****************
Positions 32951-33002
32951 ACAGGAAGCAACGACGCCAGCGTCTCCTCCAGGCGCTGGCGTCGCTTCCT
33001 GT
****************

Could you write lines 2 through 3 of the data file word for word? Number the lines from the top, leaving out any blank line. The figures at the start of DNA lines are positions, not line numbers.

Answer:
32951 ACAGGAAGCAACGACGCCAGCGTCTCCTCCAGGCGCTGGCGTCGCTTCCT
33001 GT